Higher test scores come at a high price to education

July 11, 2006|By JOHN MONAHAN

Great news: Test scores for Maryland students went up. Politicians, education officials and school administrators have been congratulating themselves on the achievement. Even the scores in Baltimore went up. Do you know what that means? Absolutely nothing.

That's right, it doesn't mean anything because the test doesn't measure or predict anything. Higher scores don't mean that children are better educated, are more likely to graduate or have a better chance of getting into college or have a well-paying job.

We're told that the tests measure academic achievement. Education officials, while scrambling to find cover from the No Bureaucrat Left Behind law, like to tout these rising scores, saying they indicate the improvement of education in the state.

What they don't tell you is that the increasing scores measure only the schools' ability to prepare students for the tests. The schools are frequently putting all of their energy and resources into test preparation, to the exclusion of everything else.

I experienced an illustrative example of this while teaching high school biology. In the perennial struggle to cram an ever-increasing curriculum into a single school year, I was trying to prioritize which units to emphasize and which ones to survey quickly. I assumed that much of the human body unit was redundant because all of my 11th-grade biology students had taken health class. I was horrified to discover that none of them had. These were city 11th-graders who hadn't yet gotten a basic knowledge of how to keep themselves healthy or prevent sexually transmitted diseases and unwanted pregnancies. The reason for this flagrant omission was simple: There was no High School Assessment for health.

Incoming freshmen must pass the tests in English, algebra, American government and biology in order to graduate. Everything from the morning announcements to their class schedules to the length of class periods was directed toward the goal of getting them to pass these four tests.

School administrators are highly motivated to do this because the scores are used to evaluate the schools. Funding, staffing, even the future of whether some schools will exist hinges upon the scores in these four areas.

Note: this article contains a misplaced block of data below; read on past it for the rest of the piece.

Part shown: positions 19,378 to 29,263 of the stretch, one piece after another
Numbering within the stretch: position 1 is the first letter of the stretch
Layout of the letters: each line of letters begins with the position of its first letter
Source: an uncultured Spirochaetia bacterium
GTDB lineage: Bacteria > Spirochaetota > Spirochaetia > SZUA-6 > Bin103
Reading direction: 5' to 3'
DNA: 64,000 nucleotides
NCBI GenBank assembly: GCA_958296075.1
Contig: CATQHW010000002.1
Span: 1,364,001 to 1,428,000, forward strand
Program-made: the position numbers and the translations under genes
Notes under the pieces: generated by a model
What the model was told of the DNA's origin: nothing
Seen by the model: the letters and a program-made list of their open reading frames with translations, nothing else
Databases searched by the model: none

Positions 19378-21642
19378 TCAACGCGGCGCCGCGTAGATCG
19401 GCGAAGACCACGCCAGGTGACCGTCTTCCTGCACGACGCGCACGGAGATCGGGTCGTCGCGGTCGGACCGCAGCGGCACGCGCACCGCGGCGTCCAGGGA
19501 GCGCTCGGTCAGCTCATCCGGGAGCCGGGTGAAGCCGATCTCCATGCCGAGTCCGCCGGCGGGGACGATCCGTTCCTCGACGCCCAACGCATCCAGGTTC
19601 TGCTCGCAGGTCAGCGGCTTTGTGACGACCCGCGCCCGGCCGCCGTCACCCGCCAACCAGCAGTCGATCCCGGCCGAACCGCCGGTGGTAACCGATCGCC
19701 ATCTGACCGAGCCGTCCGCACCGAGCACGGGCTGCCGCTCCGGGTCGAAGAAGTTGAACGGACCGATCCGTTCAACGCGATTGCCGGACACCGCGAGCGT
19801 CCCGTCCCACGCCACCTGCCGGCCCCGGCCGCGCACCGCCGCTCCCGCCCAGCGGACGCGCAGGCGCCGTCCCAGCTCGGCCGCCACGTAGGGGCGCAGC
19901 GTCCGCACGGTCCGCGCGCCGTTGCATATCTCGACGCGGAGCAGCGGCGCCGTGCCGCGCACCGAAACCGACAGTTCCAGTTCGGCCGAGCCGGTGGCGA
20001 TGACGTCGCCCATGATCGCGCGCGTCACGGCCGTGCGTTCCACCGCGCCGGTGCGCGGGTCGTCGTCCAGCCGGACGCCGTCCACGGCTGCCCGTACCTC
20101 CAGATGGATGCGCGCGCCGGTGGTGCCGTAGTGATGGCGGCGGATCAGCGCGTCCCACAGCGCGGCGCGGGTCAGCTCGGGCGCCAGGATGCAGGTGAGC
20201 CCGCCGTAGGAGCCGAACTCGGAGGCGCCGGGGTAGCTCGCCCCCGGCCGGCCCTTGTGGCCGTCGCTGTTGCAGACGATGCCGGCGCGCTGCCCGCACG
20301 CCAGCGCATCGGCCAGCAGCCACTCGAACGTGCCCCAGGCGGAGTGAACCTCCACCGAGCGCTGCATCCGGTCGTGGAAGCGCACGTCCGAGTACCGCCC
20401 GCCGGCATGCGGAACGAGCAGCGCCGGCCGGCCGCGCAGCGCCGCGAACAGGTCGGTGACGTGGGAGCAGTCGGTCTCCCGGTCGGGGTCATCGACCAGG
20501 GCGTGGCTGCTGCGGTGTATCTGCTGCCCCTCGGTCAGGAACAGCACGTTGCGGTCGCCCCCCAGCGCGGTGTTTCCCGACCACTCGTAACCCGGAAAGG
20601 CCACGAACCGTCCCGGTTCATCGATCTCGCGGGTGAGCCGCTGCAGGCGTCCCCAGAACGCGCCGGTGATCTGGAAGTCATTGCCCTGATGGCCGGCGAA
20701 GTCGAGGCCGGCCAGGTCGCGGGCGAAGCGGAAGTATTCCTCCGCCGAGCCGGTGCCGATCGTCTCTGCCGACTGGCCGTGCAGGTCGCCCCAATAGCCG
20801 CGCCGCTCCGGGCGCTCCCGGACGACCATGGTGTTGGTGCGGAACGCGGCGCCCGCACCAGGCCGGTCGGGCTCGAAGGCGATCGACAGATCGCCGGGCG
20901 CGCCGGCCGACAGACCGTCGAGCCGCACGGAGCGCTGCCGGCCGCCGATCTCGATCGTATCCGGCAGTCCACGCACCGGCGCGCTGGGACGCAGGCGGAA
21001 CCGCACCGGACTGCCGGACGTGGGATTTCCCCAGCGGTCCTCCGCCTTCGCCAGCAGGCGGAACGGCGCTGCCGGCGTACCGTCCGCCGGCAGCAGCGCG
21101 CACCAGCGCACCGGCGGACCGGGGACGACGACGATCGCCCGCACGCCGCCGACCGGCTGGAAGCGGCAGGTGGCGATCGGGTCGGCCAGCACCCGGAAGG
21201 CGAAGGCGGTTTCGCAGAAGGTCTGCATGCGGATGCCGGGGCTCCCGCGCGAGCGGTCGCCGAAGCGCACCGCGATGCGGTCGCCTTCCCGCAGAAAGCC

Students were told every day, both directly and subtly, that all anyone cared about were the test scores. Weeks of valuable and limited class time were taken up preparing for the tests. Students were repeatedly given practice questions from previous tests. The entire curriculum was designed with the goal of improving test scores.

None of the higher-ups seemed terribly concerned about whether the students understood the material. Topics that the test emphasized were to be emphasized in class. For instance, a great deal of the biology test features questions about the chemistry of living things, so biology class was moved from the ninth-grade curriculum to the 11th grade in order for the students to have chemistry first.

Evolution is one of the most fundamental elements to understanding modern biology, but only one or two questions on the biology assessments were about evolution. It was consequently de-emphasized in the curriculum. Classification, animal behavior, the fossil record - all were given short shrift. Why? They're not on the test.

I'm sure this phenomenon is not isolated to biology. Ask an algebra teacher how much of the test is algebra. Ask a social studies teacher which aspects of American government the test emphasizes and which it omits.

This type of test-driven mania calls into question the real goal of education. Is it to give students a fundamental understanding of all of the subjects they will need to be informed, healthy, successful citizens? Or is the role of education simply to raise test scores so politicians and bureaucrats will have something to brag about?

John Monahan teaches science at Patterson High School in Baltimore. His e-mail is gurpsman@hotmail.com.

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